St Mary's was an imposing red brick building with long arched verandahs and airy classrooms. The playgrounds were large spaces with courts for badminton and basket ball, and area for physical exercise called PT and other athletic games. The morning assembly commenced with the British anthem God save the King, and prayers for the prosperity of all. Our teachers were British or Anglo Indians and imparted courteous mannerisms policy speech and principles of truth and honesty in our daily routine. During the scorching heat of summer when temperatures soared to 115°F indoor recreation was provided. Verandah cane chiks with cotton lining were lowered to keep the blazing sunlight out, and we were given Hand Work classes. These practicals were extremely useful in increasing our skills in paper cutting crafts, basket and flowed making plastercine modeling and map drawing, which came in handy later in life. On one side of the classroom there was a large sand tray in which cardboard cutouts or models were placed to depict a scene like the 'Farmer at work', 'Fisherman on the River', or 'Mountain Woodcutter' and 'Jungle Scene'. We learnt a lot of our geography by making these practical models and had fun too. The school bell would ring at the end of every class period and the girls would come out in groups chatting cherrily, but jostling and screaming was not allowed. When we would return home at 4 o'clock the servant under my mother's supervision had already laid out the table for afternoon tea, a very British concept. As we were hungry by this time we enjoyed the tea-cakes, sandwiches and sherbat of falsa fruit, jamun, water melon and above all the famous limbu-pani or lime juice which was a fantastic panacea to beat the heat. Milk was a bed time beverage. In winter our evening tea time was with a cup of hot milk with Ovaltine or cocoa and a variety of home made savories like Pakaras, samosas, fruit chaat, shami kababas etc.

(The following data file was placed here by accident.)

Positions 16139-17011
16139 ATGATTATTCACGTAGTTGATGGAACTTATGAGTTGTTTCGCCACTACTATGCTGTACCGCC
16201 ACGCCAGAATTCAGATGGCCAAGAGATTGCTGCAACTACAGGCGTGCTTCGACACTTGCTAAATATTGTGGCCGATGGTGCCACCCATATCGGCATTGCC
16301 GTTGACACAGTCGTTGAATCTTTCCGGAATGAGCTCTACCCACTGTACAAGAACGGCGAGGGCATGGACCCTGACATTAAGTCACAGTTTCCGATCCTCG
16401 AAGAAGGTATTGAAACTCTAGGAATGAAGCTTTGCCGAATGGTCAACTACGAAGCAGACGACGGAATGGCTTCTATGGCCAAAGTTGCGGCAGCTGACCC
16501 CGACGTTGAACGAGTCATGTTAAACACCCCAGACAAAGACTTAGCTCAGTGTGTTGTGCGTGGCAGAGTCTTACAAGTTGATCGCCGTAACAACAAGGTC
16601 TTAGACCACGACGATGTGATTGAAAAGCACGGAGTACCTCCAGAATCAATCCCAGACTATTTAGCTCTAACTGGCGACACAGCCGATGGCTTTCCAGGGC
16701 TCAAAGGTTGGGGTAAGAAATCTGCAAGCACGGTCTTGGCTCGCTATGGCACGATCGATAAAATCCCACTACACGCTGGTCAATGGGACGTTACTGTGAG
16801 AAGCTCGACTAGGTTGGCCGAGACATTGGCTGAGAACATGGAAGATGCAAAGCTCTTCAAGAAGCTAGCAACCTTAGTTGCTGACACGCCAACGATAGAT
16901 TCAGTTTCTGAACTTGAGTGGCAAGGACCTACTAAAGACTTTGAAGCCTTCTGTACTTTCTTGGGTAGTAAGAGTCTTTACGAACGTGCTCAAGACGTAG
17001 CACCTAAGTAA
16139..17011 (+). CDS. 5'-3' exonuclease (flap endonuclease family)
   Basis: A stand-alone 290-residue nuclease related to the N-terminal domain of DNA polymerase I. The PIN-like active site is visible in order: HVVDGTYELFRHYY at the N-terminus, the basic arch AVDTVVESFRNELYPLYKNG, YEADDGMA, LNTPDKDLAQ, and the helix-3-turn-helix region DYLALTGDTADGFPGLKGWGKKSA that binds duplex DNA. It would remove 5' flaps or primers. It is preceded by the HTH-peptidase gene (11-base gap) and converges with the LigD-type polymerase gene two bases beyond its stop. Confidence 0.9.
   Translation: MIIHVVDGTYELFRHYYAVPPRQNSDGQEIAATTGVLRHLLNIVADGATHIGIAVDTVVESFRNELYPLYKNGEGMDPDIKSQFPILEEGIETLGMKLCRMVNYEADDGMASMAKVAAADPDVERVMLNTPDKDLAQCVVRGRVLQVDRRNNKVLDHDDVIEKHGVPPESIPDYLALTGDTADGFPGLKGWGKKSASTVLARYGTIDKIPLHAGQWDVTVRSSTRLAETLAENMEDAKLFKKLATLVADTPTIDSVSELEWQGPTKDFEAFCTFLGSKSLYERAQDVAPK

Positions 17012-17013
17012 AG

One of the important events in the school calendar was Prize Giving Day. In those days the VIP who handed the prizes was an esteemed personality of society. There was no question of politicians being invited. The person was one who inspired the students, and was a role model to the young. Many students were inspired as to emulate those persons in later life. Prizes went to the best student in every class, an all-rounder good in the academic field as well as in character and social performance.

The school used to commemorate Remembrance Day of the 1st and 2nd World Wars. It was called Poppy Day to remember the soldiers who died in the poppy fields of Holland, France, and Belgium. Children used to make paper poppies out of red crepe paper and pin then on their navy blue tunics. There were special parades and band playing. The legacy of the Colony for better or worse, was perpetuated.

My pragmatist father and the fact that my mother had been schooled in a missionary Christian institution, the Isabella Thoburn College of Lucknow, made it normal that we three children enter convent schooling. Many Muslim families sent their girls to Muslim vernacular schools, where the dress code was Muslim, and the school bullock drawn carriage was draped with white sheet curtains ensure the passengers were not visible.

As students of St Mary's School we reached school by bus and wore pleated tunic and blouse uniforms with ties. We were indirectly the beneficiaries of Sir Syed Ahmed's education reforms. the bridges he built through his writings and campaigns to convince the British regarding the recognition of Muslim people's.